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Superregnum: Eukaryota
Regnum: Animalia
Subregnum: Eumetazoa
Cladus: Bilateria
Cladus: Nephrozoa
Superphylum: Deuterostomia
Phylum: Chordata
Cladus: Craniata
Subphylum: Vertebrata
Infraphylum: Gnathostomata
Superclassis: Tetrapoda
Cladus: Reptiliomorpha
Cladus: Amniota
Classis: Reptilia
Cladus: Eureptilia
Cladus: Romeriida
Subclassis: Diapsida
Cladus: Sauria
Infraclassis: Archosauromorpha
Cladus: Crurotarsi
Divisio: Archosauria
Subsectio: Ornithodira
Subtaxon: Dinosauromorpha
Cladus: Dinosauria
Ordo: Saurischia
Cladus: Theropoda
Cladus: Neotheropoda
Infraclassis: Aves
Cladus: Euavialae
Cladus: Avebrevicauda
Cladus: Pygostylia
Cladus: Ornithothoraces
Cladus: Euornithes
Cladus: Ornithuromorpha
Cladus: Ornithurae
Cladus: Carinatae
Parvclassis: Neornithes
Cohors: Neognathae
Ordo: Pelecaniformes

Familia: Threskiornithidae
Genus: Eudocimus

Species: E. albus - E. ruber


Eudocimus Wagler, 1832
Isis, oder Encyclopädische Zeitung 25 col.1232

Eudocimus is a genus of ibises, wading birds of the family Threskiornithidae. They occur in the warmer parts of the New World with representatives from the southern United States south through Central America, the West Indies, and South America.

Taxonomy and Systematics

The genus Eudocimus appears to be most closely related to (but more primitive than) Plegadis, the latter distinguished anatomically by the conformation of the tarsometatarsus. The fossil record is poor, but the Early Miocene fossil species Plegadis paganus has some intermediate features.[1] It has two foramina in the intertrochlear groove of its distal tarsometatarsus, as do Plegadis in contrast to the single foramen of Eudocimus and many other bird species. The derived nature of this species indicates ibises belonging to Eudocimus were already in existence at this time.[2]

A 2010 study of mitochondrial DNA of the spoonbills by Chesser and colleagues, which included E. ruber, Nipponia nippon and Threskiornis aethiopicus found that E. ruber was an early offshoot and not closely related to a clade containing the spoonbills and Old World ibises.[3]

Remains similar to E. albus have been found in Middle Pliocene deposits of the Bone Valley formation in central Florida, and Lower Pliocene deposits of the Yorktown Formation at Lee Creek in North Carolina.[2] Two species, one living and one extinct, have been recovered from the Talara Tar Seeps in northern coastal Peru. Eudocimus peruvianus was described from a tarsometatarsus that differed slightly from E. albus, whose remains were also found there. Remains of neither species are common in the beds. The tar seeps have been dated at 13,900 years old. The American white ibis is still found in Peru.[4]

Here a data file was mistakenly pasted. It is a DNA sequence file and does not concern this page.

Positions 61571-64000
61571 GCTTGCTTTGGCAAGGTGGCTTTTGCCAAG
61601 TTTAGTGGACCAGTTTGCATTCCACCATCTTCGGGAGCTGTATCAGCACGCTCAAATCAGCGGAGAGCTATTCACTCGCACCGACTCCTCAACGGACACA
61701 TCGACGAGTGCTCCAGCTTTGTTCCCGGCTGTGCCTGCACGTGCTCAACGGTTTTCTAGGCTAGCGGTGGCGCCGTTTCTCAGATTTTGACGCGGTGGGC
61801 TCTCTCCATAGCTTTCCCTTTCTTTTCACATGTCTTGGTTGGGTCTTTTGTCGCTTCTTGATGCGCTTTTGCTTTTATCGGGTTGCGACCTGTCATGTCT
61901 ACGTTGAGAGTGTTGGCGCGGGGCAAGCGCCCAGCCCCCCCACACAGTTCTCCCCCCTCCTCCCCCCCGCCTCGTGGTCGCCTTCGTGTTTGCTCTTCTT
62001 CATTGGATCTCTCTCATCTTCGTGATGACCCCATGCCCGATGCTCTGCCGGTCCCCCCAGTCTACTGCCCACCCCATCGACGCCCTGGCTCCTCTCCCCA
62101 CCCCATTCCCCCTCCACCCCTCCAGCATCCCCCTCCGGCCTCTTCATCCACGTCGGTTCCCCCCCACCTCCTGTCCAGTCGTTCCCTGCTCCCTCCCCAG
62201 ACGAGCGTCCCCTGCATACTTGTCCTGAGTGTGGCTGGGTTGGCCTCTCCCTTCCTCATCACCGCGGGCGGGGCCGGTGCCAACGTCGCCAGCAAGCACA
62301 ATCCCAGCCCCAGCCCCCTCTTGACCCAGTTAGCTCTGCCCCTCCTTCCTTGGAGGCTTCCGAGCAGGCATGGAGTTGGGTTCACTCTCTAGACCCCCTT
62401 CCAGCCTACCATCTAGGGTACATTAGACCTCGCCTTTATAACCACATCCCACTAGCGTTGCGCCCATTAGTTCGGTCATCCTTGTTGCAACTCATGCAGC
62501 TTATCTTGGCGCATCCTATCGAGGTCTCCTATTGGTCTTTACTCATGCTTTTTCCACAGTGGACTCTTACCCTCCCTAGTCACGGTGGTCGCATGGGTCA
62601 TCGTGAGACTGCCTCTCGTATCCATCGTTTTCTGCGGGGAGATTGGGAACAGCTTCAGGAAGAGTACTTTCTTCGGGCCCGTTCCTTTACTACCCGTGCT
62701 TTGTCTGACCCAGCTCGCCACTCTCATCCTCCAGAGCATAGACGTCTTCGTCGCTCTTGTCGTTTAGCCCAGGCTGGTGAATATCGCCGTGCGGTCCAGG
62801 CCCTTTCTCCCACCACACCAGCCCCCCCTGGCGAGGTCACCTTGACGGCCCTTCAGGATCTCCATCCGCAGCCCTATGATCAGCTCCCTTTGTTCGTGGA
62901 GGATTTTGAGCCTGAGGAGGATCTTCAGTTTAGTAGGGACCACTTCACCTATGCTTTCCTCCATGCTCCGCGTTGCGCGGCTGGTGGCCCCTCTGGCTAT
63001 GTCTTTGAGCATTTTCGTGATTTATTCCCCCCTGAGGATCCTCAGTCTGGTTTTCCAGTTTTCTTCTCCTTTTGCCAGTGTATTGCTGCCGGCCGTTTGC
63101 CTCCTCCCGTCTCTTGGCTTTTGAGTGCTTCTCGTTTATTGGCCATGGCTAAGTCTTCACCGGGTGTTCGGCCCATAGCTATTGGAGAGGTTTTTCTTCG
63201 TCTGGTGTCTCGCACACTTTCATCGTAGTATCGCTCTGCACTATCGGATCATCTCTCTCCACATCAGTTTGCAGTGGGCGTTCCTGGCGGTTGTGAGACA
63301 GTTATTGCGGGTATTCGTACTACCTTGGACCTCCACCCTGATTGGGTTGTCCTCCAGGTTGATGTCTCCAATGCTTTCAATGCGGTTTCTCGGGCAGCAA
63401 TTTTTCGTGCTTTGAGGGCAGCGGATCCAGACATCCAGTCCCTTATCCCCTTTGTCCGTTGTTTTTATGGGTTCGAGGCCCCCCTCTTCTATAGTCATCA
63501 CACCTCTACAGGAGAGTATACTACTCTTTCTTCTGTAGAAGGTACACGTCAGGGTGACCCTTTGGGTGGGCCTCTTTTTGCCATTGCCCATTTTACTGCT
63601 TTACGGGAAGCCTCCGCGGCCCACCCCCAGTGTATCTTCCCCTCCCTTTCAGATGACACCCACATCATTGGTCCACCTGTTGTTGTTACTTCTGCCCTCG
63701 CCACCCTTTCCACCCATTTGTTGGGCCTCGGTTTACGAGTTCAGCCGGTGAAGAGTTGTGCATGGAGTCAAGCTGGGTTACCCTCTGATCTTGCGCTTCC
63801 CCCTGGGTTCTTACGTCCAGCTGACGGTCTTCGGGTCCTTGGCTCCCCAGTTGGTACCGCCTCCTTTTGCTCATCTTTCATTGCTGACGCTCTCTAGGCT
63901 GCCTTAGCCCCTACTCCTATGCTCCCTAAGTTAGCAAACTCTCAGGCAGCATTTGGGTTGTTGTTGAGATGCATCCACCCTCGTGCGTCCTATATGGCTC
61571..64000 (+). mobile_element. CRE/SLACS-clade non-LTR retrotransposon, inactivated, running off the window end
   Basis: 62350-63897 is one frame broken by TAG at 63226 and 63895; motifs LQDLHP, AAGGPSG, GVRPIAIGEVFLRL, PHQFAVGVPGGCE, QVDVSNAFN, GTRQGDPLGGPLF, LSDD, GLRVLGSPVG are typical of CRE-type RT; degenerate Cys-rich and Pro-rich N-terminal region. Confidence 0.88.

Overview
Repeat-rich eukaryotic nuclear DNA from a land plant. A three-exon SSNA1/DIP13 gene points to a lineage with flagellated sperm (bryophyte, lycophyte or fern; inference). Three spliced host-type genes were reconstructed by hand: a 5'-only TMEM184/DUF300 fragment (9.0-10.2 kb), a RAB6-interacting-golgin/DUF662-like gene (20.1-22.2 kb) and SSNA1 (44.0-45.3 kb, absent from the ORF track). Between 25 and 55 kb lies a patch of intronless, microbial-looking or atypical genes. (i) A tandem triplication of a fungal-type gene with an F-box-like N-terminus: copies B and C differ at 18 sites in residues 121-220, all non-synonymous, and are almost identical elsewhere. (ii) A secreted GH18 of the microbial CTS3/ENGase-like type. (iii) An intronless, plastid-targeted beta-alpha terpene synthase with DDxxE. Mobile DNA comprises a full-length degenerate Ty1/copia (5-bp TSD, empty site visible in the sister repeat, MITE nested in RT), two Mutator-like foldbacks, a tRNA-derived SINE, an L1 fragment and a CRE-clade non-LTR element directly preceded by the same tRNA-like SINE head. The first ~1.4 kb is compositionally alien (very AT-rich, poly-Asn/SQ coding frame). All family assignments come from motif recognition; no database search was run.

There are just two living species in this genus,

Image Scientific name Common Name Distribution
Schneesichler-001.jpg Eudocimus albus American white ibis Atlantic coast, from the Carolinas south to Florida and thence west along the Gulf Coast, through the Caribbean to northern South America, and along the Pacific coast from Mexico to Peru
Guará - Eudocimus ruber.jpg Eudocimus ruber Scarlet ibis Atlantic coast of South America from southeast Brazil to Colombia, as well as inland in the Orinoco basin, and the islands of the Netherlands Antilles, and Trinidad and Tobago

The two species hybridise, and are sometimes considered conspecific.

These birds are found in marshy wetlands, often near coasts. They build stick nests in trees or bushes over water, and a typical clutch is two to five eggs. Eudocimus ibises are monogamous and colonial, often nesting in mixed colonies with other wading species.

Adults are 56–61 cm long with an 85–95 cm wingspan. They have long curved bills, pink legs and bare red faces. The plumage is all-white (albus) or all-scarlet (ruber), except for the black wing-tips, which are easily visible in flight. Juveniles are largely brown with white underparts and duller bare parts.

Eudocimus ibises feed by probing with their long, downcurved beaks. Their diet consists of fish, frogs, crustaceans and insects. They fly with neck and legs outstretched, often in long, loose lines, especially on their way to or from the night-time roosts.


Hancock, James; Kushlan, James A. (2010) [1992]. "American White Ibis". Storks, Ibises and Spoonbills of the World. London: A&C Black. ISBN 978-1-4081-3500-6.
Olson, S. L. (1981). "The generic allocation of Ibis pagana Milne-Edwards, with a review of fossil ibises (Aves: Threskiornithidae)". Journal of Vertebrate Paleontology. 1 (2): 165–170. CiteSeerX doi:10.1080/02724634.1981.10011888. hdl:10088/7085. JSTOR 4522847.
Chesser, R.Terry; Yeung, Carol K.L.; Yao, Cheng-Te; Tians, Xiu-Hua; Li Shou-Hsien (2010). "Molecular phylogeny of the spoonbills (Aves: Threskiornithidae) based on mitochondrial DNA". Zootaxa. 2603 (2603): 53–60. doi:10.11646/zootaxa.2603.1.2. ISSN 1175-5326.

Campbell, Kenneth E. (1979). The non-passerine Pleistocene avifauna of the Talara Tar Seeps, northwestern Peru. Toronto, Ontario: Royal Ontario Museum. pp. 28–32, 154. ISBN 978-0-88854-230-4.

A guide to the birds of Costa Rica by F Gary Stiles and Alexander F Skutch, ISBN 0-8014-9600-4
Birds of Venezuela by Steven L Hilty, ISBN 0-7136-6418-5

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